Edinburgh bin strike: Politicians' blame game will not impress voters – Scotsman comment

Rubbish lies strewn along Edinburgh's South Bridge (Picture: Ilona Amos)Rubbish lies strewn along Edinburgh's South Bridge (Picture: Ilona Amos)
Rubbish lies strewn along Edinburgh's South Bridge (Picture: Ilona Amos)
As the Edinburgh bin strike continues and rubbish piles up in the streets, the blame game between the Scottish Government and local authorities shows no sign of abating.

With trouble brewing elsewhere, Nicola Sturgeon noted that “nobody wants to see the kind of disruption and impact of strikes that many people are witnessing in Edinburgh right now”.

She stressed her government was “determined to deliver, as far as we can and to facilitate as far as we can, fair pay deals”, adding that they had provided more resources to councils to “facilitate” – the nuance of the word may be important – just such a deal. However she stressed, quite accurately, that the councils were the employers.

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On the other side, Edinburgh Council leader Cammy Day has called for Scottish ministers to provide “fairer funding to sustain services”. With underfunding of councils by the Scottish Government a long-standing, widespread complaint, he could have a point.

However, whatever the rights and wrongs of their arguments, both Sturgeon and Day may discover that the public is not particularly interested in excuses, claim and counter-claim.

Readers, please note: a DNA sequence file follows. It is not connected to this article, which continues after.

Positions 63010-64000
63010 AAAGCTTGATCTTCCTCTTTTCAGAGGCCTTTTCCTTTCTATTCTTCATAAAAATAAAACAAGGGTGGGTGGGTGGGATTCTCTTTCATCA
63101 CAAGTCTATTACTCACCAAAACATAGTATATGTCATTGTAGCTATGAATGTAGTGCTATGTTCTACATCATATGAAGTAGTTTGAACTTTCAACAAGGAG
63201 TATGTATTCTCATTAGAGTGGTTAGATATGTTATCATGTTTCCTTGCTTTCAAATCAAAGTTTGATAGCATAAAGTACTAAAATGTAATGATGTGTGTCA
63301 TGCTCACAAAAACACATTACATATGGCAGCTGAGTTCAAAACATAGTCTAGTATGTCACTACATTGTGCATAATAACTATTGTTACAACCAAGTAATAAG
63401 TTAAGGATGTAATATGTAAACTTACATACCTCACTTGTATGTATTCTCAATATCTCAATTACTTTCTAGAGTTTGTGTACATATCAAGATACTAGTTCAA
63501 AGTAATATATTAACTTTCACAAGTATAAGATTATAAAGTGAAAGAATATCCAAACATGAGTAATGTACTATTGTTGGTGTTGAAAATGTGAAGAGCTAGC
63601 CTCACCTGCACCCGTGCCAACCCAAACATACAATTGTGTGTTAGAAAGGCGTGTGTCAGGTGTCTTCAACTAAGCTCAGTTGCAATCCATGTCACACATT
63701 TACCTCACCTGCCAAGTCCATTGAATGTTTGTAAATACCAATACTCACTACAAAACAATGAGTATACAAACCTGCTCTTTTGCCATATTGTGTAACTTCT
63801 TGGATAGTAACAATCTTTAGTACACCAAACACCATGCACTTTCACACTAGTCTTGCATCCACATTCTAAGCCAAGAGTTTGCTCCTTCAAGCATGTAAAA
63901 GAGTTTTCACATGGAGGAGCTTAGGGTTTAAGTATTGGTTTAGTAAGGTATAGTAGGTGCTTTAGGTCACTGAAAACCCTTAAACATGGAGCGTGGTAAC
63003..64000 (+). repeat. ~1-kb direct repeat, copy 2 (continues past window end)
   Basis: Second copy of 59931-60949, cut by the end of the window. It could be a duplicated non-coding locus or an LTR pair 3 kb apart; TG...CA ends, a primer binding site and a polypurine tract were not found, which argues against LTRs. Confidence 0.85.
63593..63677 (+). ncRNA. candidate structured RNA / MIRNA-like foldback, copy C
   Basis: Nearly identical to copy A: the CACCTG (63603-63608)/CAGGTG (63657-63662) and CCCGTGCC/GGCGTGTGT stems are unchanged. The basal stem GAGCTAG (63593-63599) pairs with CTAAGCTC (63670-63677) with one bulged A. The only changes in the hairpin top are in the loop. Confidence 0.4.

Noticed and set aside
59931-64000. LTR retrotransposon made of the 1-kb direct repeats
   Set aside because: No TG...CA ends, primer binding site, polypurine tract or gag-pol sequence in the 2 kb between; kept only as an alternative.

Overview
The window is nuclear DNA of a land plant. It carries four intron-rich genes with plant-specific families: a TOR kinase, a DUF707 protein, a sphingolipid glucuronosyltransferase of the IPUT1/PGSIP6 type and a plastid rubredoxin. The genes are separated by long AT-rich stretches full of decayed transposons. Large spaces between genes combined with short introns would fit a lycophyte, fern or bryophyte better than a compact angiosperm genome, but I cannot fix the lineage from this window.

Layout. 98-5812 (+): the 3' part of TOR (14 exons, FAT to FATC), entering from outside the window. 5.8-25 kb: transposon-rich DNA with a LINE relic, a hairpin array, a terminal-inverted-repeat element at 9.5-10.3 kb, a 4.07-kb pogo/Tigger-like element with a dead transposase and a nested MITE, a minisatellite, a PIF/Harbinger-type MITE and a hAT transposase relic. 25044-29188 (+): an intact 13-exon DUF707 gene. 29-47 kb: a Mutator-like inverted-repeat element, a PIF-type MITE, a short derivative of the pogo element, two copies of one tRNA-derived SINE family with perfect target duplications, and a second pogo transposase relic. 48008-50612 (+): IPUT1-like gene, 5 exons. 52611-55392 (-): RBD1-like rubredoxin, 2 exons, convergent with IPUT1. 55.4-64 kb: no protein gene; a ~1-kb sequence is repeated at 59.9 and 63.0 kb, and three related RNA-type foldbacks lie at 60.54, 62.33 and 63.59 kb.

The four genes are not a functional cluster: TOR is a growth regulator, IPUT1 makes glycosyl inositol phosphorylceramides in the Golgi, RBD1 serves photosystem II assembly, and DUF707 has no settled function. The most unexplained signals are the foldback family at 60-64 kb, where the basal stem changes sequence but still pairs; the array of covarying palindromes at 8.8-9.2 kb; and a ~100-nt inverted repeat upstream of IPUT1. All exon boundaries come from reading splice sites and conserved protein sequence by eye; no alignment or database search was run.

Instead, what they are concerned about are the problems caused by large piles of rubbish accumulating outside their homes.

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While some may blame the strikers, polls suggest there is considerable sympathy for low-paid staff who worked through the Covid pandemic and who are now facing soaring costs and unaffordable energy bills.

Public ire is, therefore, likely to be largely focussed on the politicians. This might not be entirely fair to one side or the other, but most people have neither the time nor the inclination to hold their own personal inquiry into whose fault all this is.

Ultimately, what this means is that politicians should stop squabbling and sort things out. All disputes end in negotiation so, as we have suggested before, it might be wise to cut a deal quickly. With inflation predicted to hit more than 18 per cent early next year by banking giant Citi, even the most cynical of politicians should be able to see the advantage in doing that sooner rather than later.

Politics right now is about making the best of bad choices and looking after those who are otherwise not going to be able to cope. A blame game helps no one.



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